Speeding things up by using the keyboard instead of the mouse

Ever played Twister? It's like that.

Do you have one of those keyboards with buttons on it to start up programs or put the computer to sleep? Those are nifty, but I'll bet there's one button everybody's got that they don't use enough.

Meet the "Alt" key

There are two "alt" keys on your keyboard, even if it's a cheap one. They're easy to reach, one on each side of the space bar and they're labelled "Alt" (I think it's short for "alto" like the sax, but don't quote me on that). These unassuming, underused keys can change the way you use windows. Try this, for example. Hold down the Alt key (either one, they both work the same way), then press and release the "Tab" key. After you let go of Tab, let go of Alt.

Welcome Back

If all went right, you should have switched to another application you have open right now. If you didn't try starting up another application (your email, for example) then try it again. You might have noticed that after you let go of Tab, but before you let go of Alt (Windows programmers get into a lot of these little nitty-gritty details), a special window popped up in the middle of the screen. That special window shows an icon for every application you have running. If you have a lot of applications running (like email, Word, Excel, and a web browser) all at the same time, you can choose any one of them by keeping Alt down while pressing and releasing the Tab key over and over.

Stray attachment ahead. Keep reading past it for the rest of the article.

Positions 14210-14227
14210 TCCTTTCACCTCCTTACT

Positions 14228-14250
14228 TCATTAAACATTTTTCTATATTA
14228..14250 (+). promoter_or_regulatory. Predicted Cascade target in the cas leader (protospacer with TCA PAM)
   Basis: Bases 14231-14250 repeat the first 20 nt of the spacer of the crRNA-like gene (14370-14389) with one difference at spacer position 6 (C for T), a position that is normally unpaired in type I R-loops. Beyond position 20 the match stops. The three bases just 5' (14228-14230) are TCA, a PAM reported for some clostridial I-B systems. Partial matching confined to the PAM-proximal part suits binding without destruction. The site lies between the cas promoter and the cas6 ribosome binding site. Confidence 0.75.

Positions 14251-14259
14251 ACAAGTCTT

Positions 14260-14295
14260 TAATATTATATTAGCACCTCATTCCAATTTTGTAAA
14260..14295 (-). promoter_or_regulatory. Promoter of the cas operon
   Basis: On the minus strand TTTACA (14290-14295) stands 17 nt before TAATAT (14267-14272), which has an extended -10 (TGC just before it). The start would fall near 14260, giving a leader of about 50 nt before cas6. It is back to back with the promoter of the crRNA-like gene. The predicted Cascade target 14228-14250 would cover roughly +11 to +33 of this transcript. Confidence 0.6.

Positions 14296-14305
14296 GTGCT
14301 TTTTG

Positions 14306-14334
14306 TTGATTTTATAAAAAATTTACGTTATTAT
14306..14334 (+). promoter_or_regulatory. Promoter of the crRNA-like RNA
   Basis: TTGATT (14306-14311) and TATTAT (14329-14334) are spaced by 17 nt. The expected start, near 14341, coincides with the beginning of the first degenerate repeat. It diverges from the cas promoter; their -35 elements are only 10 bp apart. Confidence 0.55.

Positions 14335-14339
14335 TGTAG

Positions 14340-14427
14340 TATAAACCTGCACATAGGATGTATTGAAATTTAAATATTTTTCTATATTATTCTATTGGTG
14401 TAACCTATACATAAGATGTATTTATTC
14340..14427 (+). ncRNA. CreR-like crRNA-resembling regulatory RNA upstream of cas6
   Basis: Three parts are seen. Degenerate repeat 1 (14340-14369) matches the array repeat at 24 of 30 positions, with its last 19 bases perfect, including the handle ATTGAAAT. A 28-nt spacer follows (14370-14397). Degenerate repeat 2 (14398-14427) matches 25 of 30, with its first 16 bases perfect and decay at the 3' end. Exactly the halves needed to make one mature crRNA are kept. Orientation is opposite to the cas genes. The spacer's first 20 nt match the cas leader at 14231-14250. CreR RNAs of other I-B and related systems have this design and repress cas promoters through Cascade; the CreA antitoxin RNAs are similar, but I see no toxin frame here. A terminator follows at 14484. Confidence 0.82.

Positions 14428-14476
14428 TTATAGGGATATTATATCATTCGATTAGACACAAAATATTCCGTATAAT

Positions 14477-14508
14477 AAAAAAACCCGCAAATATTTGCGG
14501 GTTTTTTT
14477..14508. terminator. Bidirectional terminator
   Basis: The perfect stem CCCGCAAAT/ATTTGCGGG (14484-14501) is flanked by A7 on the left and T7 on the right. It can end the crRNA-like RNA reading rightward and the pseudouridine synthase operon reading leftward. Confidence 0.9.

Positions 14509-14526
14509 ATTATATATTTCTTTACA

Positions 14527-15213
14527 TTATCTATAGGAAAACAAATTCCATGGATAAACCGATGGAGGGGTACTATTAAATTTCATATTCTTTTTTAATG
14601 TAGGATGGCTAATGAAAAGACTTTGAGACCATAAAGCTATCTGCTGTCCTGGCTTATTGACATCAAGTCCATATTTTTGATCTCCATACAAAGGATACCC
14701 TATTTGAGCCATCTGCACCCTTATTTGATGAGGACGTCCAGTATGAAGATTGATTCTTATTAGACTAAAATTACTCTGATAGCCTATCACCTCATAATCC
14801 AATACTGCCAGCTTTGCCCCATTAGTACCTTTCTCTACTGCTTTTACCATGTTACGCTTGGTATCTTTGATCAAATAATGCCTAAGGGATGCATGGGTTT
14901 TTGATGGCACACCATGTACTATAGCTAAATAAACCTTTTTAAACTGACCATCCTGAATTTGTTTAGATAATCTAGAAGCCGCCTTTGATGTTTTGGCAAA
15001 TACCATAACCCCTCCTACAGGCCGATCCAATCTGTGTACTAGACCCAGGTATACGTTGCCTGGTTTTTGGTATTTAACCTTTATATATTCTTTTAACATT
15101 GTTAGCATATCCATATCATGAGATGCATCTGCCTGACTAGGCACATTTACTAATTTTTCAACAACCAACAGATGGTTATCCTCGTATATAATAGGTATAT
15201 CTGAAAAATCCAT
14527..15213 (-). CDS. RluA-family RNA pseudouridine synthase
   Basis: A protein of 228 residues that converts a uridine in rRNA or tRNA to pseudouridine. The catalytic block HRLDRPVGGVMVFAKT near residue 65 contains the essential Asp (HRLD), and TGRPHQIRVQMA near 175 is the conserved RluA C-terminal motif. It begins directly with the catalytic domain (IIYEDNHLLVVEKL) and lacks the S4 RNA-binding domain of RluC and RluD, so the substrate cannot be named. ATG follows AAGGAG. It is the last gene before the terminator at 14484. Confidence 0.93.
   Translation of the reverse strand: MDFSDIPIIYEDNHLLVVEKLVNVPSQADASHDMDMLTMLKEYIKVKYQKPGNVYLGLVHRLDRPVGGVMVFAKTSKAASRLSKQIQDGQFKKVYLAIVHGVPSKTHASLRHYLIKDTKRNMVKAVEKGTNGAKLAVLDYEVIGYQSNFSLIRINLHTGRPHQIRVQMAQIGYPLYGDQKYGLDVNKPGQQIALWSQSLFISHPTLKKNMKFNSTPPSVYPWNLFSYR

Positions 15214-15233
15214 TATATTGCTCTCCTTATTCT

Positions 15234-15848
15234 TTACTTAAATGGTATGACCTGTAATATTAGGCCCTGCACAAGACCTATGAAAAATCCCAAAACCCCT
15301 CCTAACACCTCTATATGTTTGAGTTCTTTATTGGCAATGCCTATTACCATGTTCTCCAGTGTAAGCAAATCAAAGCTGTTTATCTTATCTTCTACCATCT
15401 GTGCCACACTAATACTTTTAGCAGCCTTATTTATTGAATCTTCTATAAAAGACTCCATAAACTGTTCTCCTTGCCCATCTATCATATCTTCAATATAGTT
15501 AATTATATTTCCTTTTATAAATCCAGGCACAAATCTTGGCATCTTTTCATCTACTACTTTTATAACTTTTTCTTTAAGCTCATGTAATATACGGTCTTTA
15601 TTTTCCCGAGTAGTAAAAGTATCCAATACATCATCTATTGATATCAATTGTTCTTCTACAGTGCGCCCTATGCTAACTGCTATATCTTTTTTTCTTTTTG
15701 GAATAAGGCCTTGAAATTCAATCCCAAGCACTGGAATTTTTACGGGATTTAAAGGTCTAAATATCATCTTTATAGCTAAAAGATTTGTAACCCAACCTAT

But Wait, There's More!

So you're no longer a slave to the task bar. Pretty handy isn't it? But it hardly justifies all the hype I gave Alt. The Alt key can be used to do more than that, and just as useful. Ever since early versions of Windows, the Alt has been used with other keys as a sort of a mouse replacement. Press the Alt key and look at the menu at the top of this window, and you'll see what I mean. The menu reacts to the Alt key. Depending on the version of Windows you have and the web browser you're using, you'll get a little different visual feedback. By pressing and holding the Alt key, you'll see that some of the words on the menu show underlines for some letters. In some cases these underlines are always there. Either way, when you hold down Alt, you can press the underlined letter to "click" on the menu. Try it with the "File" menu. Press Alt, then the "F" in "File" is underlined. That's to tell us to press the "F" key (don't worry, that's about as complicated as this is going to get). So press it already. Now that the menu pops up, you can use the arrow keys to get around in it and press the "Enter" key to pick an item off the menu. If you didn't want anything off the menu, press Alt again to get rid of it. Voilà, it's like using a mouse but you're not.

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